The BLM and California Department of Conservation partner to address potentially hazardous abandoned mine openings
EL CENTRO, Calif. – The Bureau of Land Management and California Department of Conservation, Division of Mine Reclamation, are working together to close 65 potentially hazardous abandoned mine openings to protect desert visitors who are riding off-road vehicles, mountain biking or hiking.
The mines are in the Cargo Muchacho Mountains, southeast of the Salton Sea and east of the Imperial Sand Dunes, near the California border. The project is expected to be completed by early April.
Gold mining has occurred in the area since the Spanish prospected in the 1780s. Large-scale mining began in the 1880s and has continued with open pits and underground workings sporadically until present times. California’s mining history, prior to enactment of mine permitting and reclamation requirements in 1975, has left the state with tens of thousands of legacy mines. Those mines can pose safety hazards to the public and wildlife and pose possible environmental contamination risks.
“This project, coordinated by the California Department of Conservation’s Division of Mine Reclamation and BLM, provides another example of state and federal agencies actively partnering to protect the public and wildlife and responsibly remediate unsafe abandoned mine land features, such as open mine shafts, on California’s public lands,” said Cy Oggins, manager of the DMR’s Abandoned Mine Lands Unit.
“In the winter, we find many public land users frequent the area. It is not a designated off-road play area, but many of the shafts are near open routes, which is why the BLM is interested in having the numerous 20- to 30-foot deep shafts remediated,” said Carrie Sahagun, acting field manager of BLM’s El Centro Field Office. “Our work with the California Department of Conservation will help protect the public, while balancing the BLM’s multiple-use mission. The BLM believes partnerships and inclusion are vital to managing sustainable, working public lands.”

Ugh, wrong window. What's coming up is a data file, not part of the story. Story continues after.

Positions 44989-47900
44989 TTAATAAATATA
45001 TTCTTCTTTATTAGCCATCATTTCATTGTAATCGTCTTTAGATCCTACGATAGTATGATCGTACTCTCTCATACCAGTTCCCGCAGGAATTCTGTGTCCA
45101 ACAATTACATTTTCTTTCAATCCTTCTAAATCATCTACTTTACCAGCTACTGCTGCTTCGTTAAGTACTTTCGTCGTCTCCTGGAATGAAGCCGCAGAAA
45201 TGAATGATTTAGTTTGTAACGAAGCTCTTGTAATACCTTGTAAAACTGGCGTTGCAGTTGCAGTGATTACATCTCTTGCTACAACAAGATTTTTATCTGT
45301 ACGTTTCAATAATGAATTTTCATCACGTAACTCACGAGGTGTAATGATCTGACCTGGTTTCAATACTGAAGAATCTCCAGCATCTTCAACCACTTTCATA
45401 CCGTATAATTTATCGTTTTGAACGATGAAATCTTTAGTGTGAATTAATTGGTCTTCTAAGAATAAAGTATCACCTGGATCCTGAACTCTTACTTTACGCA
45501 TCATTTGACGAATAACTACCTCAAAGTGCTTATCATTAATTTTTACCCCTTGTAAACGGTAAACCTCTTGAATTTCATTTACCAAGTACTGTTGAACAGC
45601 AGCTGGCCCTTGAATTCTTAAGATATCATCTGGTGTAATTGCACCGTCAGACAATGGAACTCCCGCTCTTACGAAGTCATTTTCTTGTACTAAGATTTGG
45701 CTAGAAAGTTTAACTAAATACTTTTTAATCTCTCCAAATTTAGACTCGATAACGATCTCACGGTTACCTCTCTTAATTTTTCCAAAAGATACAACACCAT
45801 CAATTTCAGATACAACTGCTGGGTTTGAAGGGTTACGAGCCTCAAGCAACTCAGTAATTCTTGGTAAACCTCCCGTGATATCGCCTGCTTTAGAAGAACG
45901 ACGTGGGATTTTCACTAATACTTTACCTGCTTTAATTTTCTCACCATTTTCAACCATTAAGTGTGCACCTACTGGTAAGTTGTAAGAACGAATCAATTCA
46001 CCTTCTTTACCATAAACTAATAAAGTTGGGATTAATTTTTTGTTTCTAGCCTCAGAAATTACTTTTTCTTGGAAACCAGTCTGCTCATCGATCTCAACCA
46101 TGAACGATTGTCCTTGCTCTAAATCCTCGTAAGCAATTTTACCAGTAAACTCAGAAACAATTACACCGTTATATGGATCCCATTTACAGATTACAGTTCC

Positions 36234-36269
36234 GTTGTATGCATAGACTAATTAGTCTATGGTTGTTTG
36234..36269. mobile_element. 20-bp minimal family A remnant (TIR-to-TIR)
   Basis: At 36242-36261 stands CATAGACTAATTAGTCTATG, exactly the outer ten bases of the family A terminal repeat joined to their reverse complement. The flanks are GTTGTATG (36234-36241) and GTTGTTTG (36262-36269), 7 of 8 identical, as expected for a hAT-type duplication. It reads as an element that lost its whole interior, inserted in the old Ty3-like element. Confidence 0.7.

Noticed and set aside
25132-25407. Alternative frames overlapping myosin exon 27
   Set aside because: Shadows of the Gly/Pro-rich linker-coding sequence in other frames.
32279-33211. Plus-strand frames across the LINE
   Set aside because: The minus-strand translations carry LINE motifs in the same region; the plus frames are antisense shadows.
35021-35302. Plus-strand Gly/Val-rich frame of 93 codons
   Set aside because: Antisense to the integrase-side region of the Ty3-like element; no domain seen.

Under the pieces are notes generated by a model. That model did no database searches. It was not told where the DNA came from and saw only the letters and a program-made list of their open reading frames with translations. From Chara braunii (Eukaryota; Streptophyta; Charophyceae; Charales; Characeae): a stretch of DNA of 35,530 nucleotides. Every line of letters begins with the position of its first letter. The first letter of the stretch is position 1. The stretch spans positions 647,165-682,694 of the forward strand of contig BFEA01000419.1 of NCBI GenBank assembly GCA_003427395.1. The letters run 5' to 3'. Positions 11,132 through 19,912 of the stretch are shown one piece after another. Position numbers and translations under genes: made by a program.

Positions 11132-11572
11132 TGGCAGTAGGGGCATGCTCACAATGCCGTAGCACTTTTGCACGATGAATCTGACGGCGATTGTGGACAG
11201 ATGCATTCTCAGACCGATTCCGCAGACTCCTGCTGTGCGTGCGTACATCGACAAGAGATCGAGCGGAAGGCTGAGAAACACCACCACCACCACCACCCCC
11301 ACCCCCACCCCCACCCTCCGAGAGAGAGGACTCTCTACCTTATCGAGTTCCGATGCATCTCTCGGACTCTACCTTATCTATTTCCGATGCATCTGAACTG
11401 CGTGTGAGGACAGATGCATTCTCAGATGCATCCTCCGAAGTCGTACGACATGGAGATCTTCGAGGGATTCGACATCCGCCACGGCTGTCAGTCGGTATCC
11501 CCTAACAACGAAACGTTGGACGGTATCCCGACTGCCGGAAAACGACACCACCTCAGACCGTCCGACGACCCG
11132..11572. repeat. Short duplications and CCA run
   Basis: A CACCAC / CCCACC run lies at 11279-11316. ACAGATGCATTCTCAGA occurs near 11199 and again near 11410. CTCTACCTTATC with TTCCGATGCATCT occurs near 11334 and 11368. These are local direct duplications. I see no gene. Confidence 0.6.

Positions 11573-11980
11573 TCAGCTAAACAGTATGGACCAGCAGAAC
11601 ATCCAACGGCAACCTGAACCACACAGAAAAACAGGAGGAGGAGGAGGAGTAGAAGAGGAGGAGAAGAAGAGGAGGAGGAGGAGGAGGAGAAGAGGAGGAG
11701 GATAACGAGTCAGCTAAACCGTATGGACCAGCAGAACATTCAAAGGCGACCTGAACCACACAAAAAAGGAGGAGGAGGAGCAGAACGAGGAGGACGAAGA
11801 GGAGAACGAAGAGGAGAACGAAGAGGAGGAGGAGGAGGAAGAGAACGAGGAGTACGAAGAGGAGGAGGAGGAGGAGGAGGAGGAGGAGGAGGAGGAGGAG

The BLM prepared environmental documentation pursuant to the National Environmental Policy Act and the State Historic Preservation Office, including biological and cultural resource concerns. Drone reconnaissance was used to help document all the mining features.
Before backfilling starts, AMLU staff will ensure that wildlife – typically bats, owls and desert tortoise – are not utilizing shallow workings as habitat. Staff will go inside either to inspect the openings or utilize night vision to determine whether bats and owls are flying out and then covering the opening with chicken wire to exclude their return. Among the 65 features being closed, eight of them will require construction of metal cupolas and culvert gates to protect important bat habitat.
AMLU is a team of geologists, scientists and GIS professionals that assess hazards at abandoned mines and work to remediate public safety and environmental hazards posed by those mines in partnership with local, state and federal partners. AMLU has inventoried BLM- and state-managed public lands and completed nearly 50 remediation projects on abandoned mines in the Cargo Muchacho Mountains over the last decade.
For more information, visit https://www.conservation.ca.gov/dmr/abandoned_mine_lands.
The BLM manages more than 245 million acres of public land located primarily in 12 western states, including Alaska, on behalf of the American people. The BLM also administers 700 million acres of sub-surface mineral estate throughout the nation. Our mission is to sustain the health, diversity, and productivity of America’s public lands for the use and enjoyment of present and future generations.